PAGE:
Amazon shares ended lower in the US Friday. Meanwhile, the global tech giant has announced its first fulfilment centre based in Alabama. Jeff Bezos’ firm will employ some 1,500 fulltime staff once the new centre is opened in Bessemer.
Separately, over 100 Amazon staff are reported to have signed an open letter to their CEO Bezos, requesting the firm to stop selling its facial recognition tech to US law enforcement agencies and any other Amazon partners who work with the immigration and customs enforcement agency.
Amazon shares ended the US Friday session 0.84% lower at $1,715.67. The stock is also a little lower in out-of-hours activity.
Amazon’s latest fulfilment centre plans
The centre will include state-of-art tech equipment to help with the smooth running of the facility. Amazon added that all full-time staff members will receive comprehensive benefits and training support, too.
“We are thrilled to bring our first fulfilment centre to the state of Alabama, creating 1,500 full-time jobs,” said Mark Stewart, Amazon’s Vice President of North America Customer Fulfilment.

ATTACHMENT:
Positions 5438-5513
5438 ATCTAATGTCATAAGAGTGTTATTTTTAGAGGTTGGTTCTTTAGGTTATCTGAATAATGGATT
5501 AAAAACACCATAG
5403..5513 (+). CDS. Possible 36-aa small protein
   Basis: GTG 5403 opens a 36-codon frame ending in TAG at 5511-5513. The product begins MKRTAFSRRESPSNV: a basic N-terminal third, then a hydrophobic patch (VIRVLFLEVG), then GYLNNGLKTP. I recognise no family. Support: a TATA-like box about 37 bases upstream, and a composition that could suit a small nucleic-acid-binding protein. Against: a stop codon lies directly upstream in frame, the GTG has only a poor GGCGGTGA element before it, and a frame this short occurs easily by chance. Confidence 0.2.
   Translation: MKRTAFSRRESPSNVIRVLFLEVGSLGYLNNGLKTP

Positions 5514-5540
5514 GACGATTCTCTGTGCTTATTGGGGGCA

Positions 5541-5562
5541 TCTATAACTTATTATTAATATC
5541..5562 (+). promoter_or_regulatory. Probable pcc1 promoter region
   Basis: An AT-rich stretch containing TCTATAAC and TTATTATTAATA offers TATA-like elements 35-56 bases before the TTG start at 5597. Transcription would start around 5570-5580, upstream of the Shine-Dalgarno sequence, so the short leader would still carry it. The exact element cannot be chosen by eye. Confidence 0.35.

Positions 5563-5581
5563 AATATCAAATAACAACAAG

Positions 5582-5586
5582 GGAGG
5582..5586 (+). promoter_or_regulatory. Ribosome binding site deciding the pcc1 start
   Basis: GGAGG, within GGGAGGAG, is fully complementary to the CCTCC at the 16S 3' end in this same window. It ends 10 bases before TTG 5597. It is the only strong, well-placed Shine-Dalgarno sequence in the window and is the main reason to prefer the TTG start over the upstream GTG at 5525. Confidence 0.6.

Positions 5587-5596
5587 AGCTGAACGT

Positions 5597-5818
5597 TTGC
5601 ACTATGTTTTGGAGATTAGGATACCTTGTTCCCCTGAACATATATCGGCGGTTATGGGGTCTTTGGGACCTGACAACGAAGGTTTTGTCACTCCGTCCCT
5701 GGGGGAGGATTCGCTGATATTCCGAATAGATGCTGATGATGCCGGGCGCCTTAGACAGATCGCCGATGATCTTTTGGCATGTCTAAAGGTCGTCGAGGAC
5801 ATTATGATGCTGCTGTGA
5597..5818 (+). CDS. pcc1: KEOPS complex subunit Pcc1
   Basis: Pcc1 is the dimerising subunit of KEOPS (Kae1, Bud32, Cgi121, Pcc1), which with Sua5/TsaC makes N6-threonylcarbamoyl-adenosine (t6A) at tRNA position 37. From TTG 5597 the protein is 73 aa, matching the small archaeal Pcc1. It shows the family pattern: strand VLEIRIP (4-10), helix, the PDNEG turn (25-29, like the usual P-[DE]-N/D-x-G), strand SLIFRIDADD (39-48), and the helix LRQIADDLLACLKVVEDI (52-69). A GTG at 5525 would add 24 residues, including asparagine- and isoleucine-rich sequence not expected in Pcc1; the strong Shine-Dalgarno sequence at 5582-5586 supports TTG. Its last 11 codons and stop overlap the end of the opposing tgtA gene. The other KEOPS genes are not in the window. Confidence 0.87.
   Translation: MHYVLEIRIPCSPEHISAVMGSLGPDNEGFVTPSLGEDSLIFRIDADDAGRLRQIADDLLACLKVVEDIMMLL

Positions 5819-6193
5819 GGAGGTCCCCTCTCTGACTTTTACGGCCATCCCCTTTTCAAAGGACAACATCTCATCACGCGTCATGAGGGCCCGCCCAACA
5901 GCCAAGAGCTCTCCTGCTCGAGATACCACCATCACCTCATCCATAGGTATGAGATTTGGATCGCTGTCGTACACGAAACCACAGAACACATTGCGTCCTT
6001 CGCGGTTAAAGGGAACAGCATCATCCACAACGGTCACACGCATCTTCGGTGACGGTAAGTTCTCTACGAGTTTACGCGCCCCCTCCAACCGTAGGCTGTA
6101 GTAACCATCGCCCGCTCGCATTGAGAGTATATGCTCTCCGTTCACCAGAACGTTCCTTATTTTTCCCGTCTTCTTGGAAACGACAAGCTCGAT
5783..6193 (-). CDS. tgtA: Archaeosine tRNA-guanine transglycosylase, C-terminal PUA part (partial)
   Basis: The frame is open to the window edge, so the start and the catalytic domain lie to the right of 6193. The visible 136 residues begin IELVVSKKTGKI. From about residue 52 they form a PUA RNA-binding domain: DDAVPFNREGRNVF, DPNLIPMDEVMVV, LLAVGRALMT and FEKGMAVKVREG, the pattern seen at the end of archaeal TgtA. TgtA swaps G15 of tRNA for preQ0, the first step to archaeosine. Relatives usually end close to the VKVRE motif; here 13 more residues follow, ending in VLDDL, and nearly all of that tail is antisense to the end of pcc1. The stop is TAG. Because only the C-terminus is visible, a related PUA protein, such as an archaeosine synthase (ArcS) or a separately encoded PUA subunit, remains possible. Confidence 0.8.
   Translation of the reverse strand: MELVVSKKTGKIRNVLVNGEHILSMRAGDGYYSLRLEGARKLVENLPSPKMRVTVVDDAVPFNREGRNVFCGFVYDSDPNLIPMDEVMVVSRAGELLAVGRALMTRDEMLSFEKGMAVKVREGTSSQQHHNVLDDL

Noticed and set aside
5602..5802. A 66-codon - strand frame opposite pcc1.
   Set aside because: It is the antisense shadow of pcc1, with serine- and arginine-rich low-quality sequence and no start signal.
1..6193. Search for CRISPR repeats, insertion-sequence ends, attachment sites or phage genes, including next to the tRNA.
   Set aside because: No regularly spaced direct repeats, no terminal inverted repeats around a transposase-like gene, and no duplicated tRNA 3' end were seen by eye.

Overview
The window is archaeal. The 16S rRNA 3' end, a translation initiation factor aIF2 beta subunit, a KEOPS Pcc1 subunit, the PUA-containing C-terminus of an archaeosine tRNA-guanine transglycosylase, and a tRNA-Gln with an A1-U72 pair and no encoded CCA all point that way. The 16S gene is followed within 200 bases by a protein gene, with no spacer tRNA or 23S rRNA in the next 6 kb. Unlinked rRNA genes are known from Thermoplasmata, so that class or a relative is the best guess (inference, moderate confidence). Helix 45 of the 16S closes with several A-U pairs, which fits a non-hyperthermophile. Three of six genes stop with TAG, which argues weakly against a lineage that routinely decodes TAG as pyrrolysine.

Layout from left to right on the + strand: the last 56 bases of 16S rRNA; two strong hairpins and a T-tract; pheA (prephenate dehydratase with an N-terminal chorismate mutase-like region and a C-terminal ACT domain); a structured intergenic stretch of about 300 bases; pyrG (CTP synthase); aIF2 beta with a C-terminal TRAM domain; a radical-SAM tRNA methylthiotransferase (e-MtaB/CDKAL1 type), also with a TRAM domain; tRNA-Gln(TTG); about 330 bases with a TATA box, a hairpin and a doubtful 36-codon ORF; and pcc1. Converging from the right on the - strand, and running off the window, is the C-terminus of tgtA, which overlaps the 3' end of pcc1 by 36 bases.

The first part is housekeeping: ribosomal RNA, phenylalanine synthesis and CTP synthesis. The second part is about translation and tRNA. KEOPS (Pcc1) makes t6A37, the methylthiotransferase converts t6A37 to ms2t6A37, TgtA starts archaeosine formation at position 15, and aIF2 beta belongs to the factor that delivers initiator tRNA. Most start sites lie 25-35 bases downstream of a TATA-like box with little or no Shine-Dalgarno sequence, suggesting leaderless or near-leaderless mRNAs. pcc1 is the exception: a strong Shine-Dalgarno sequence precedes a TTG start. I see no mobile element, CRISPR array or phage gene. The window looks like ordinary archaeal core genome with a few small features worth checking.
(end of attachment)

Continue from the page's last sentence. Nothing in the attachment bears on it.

“Alabama has a talented workforce and we look forward to making a positive economic impact in a state where we are committed to providing great job opportunities and an exceptional customer experience,” Stewart added.
Amazon employees’ open letter
Separately, over 100 of Amazon’s employees, including senior-level engineers, have signed an open letter to CEO Bezos, requesting the company ends its ties with Palantir and stops selling its facial recognition tech to US law enforcement agencies.
Palantir works with US immigration and customs enforcement.
The letter states that the group of Amazon employees request and end to the provision of Rekognition to US law enforcement agencies to help limit the powers of a likely, eventual surveillance state.
“We also know that Palantir runs on AWS. And we know that ICE relies on Palantir to power its detention and deportation programs. Along with much of the world we watched in horror recently as US authorities tore children away from their parents,” the letter reads.
The letter ends with: “We refuse to build the platform that powers ICE, and we refuse to contribute to tools that violate human rights…. Our company should not be in the surveillance business; we should not be in the policing business; we should not be in the business of supporting those who monitor and oppress marginalized populations.”